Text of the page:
1. doublelayer Silver badge

        By routinely keeping open a ton of applications and lots of browser tabs, each with pages with lots of graphics, downloading stuff in the background, and wanting to be able to return to applications later without waiting. Don't get me wrong, memory waste has increased significantly, but when memory was at a premium, we kept things in it less. It was not common to keep programs running when you weren't planning to use them soon, and even if you did, they would be more aggressive about writing things back to disk and evicting them from RAM.

        A simple example: I used an audio editor from the 1990s. It could run in a few megabytes of RAM, and most things were fine. If you ran a complex operation on it, though, you'd have to wait a while for it to complete whereupon it would let out a loud ding to alert you that you could stop looking at your email now. It did this, not just because the processor was slower, but because all the data you were editing was stored in huge temp files on your hard drive, which if you were unlucky wouldn't get deleted and you had to go find and clear them. Some operations would limit your ability to use the undo button or would make the undo process another long wait because they would require making another copy of the file and that would use up too much disk space. A modern audio editor uses a ton of memory, but this is because it keeps all that raw data in RAM, including the old data you discarded a while ago, for speed. If you're low on RAM, it trusts your OS to swap for it. This wasn't just audio editors. Anyone remember Office files of the form ~$ocument.tmp? They were hidden by default, but you could unhide them. That was the hack to use the disk as RAM so that the software itself would use less. We have abandoned those hacks and started telling the truth about how much data is being used.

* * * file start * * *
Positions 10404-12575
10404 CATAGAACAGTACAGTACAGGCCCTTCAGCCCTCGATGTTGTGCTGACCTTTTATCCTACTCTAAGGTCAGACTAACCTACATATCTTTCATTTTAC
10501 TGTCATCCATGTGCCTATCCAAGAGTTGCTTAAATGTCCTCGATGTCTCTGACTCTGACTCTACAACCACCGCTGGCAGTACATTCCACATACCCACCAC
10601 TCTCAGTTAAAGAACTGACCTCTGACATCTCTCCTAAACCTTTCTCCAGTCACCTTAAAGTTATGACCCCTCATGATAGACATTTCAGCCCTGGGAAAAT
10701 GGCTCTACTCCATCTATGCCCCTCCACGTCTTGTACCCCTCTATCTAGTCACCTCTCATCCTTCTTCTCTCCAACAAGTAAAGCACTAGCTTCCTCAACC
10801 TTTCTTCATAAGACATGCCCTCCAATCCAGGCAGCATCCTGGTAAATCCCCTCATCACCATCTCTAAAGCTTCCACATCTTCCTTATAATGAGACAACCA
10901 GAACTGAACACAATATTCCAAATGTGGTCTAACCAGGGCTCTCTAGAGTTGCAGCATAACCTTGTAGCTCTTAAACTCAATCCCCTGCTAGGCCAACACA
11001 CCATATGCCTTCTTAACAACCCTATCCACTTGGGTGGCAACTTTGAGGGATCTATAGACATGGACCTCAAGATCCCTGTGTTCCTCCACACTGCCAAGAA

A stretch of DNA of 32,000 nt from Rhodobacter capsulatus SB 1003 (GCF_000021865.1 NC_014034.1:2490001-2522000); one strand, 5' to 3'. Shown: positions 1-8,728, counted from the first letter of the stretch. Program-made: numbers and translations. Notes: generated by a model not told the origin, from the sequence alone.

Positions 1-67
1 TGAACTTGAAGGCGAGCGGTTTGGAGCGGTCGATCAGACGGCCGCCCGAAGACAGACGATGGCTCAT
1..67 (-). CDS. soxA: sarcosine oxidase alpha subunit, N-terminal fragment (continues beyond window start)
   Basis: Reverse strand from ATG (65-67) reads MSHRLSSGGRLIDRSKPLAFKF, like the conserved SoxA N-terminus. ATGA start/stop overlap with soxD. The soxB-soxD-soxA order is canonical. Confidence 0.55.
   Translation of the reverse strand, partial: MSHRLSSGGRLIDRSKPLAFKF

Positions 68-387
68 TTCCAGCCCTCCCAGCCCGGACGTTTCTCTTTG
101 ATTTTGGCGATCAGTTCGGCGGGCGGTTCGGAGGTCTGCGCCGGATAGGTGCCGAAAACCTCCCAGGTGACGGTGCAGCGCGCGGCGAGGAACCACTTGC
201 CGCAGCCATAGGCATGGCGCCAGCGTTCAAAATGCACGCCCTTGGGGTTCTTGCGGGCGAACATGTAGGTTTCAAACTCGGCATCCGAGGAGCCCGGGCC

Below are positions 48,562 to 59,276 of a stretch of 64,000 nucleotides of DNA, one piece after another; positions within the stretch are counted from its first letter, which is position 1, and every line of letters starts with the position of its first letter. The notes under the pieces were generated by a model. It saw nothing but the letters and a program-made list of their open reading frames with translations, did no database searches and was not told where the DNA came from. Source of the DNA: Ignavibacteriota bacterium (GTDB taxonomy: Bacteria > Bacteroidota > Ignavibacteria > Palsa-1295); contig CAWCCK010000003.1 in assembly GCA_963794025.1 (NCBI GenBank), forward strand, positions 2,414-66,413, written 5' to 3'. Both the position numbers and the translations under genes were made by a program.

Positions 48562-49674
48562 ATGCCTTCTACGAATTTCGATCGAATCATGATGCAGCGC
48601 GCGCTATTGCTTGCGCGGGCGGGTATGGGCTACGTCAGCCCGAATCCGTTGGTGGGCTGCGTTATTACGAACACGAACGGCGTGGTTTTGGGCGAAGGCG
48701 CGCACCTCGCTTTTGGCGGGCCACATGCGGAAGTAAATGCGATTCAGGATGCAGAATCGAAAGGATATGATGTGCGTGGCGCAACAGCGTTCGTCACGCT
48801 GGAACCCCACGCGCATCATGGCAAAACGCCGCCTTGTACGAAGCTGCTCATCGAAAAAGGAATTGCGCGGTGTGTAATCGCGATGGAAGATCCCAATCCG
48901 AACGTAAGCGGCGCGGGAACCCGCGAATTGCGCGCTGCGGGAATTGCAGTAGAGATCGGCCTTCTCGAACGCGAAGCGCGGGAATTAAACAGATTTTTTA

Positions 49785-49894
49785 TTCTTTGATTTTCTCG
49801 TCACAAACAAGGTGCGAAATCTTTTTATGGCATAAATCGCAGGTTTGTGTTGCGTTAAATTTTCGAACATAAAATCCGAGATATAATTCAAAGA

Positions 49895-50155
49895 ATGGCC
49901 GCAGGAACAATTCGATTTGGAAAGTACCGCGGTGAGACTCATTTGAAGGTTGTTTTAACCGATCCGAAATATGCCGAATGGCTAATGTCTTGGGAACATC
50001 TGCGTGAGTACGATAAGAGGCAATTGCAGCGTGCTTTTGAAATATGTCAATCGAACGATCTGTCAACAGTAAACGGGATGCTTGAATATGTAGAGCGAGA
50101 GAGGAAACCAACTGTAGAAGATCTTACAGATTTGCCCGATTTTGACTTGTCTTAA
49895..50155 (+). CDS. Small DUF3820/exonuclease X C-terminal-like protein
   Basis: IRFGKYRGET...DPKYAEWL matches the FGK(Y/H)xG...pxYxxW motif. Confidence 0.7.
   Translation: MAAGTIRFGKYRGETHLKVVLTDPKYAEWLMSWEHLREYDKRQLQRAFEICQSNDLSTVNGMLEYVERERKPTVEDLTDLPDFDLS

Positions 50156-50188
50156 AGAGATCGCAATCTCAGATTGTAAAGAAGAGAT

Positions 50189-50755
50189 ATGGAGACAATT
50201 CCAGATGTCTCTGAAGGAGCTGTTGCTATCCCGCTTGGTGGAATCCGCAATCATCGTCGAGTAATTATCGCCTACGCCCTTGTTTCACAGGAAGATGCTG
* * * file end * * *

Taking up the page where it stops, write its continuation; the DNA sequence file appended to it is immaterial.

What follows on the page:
2. Ian Johnston Silver badge

        I'm reading this on a Linux desktop with 8GB and it's just fine unless I do something ridiculously memory hungry, like video editing or browsing the web with Firefox.